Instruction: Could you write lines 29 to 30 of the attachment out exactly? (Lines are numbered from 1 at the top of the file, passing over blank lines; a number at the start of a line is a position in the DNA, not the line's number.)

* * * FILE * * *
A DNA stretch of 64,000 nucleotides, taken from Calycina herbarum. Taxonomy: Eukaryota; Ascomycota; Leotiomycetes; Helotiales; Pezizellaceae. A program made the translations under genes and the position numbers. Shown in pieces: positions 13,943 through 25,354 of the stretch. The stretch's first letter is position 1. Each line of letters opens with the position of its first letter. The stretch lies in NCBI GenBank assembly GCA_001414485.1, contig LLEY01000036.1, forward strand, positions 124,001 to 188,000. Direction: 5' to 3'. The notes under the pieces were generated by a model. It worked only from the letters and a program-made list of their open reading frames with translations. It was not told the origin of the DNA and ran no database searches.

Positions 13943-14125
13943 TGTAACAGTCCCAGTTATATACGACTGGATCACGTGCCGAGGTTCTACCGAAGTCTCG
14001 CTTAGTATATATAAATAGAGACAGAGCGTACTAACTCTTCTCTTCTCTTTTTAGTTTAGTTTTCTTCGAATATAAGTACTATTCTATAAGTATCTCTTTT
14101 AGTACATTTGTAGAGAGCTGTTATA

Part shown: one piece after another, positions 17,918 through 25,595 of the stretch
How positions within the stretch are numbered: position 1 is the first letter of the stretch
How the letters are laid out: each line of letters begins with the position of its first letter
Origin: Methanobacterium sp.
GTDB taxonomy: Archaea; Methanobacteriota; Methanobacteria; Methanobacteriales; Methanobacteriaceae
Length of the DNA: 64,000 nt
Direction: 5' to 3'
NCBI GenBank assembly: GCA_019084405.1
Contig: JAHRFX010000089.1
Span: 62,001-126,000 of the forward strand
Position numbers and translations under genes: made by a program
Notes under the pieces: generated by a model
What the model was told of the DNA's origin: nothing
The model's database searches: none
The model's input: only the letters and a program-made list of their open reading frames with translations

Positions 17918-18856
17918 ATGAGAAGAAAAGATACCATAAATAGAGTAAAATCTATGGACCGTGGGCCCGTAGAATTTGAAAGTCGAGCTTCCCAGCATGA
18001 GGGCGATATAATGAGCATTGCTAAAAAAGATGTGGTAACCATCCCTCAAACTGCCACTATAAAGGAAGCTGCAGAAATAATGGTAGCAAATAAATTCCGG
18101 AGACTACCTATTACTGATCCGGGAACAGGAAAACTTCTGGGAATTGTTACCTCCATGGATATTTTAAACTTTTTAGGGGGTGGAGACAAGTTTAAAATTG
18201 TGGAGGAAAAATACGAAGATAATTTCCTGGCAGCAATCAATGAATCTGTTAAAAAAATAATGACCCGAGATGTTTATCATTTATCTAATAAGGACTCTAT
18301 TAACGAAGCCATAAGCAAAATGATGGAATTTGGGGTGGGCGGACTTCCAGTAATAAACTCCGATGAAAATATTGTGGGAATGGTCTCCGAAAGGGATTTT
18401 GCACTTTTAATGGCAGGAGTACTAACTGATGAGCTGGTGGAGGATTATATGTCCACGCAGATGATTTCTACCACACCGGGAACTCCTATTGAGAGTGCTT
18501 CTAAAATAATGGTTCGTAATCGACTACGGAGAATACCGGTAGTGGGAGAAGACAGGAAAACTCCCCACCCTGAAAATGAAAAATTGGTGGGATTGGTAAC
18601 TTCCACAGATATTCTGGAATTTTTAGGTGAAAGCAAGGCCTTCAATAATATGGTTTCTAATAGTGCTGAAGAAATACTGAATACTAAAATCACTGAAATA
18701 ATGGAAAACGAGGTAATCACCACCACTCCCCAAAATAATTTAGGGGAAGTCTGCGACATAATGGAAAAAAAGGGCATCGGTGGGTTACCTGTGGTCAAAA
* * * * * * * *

18601 TTCCACAGATATTCTGGAATTTTTAGGTGAAAGCAAGGCCTTCAATAATATGGTTTCTAATAGTGCTGAAGAAATACTGAATACTAAAATCACTGAAATA
18701 ATGGAAAACGAGGTAATCACCACCACTCCCCAAAATAATTTAGGGGAAGTCTGCGACATAATGGAAAAAAAGGGCATCGGTGGGTTACCTGTGGTCAAAA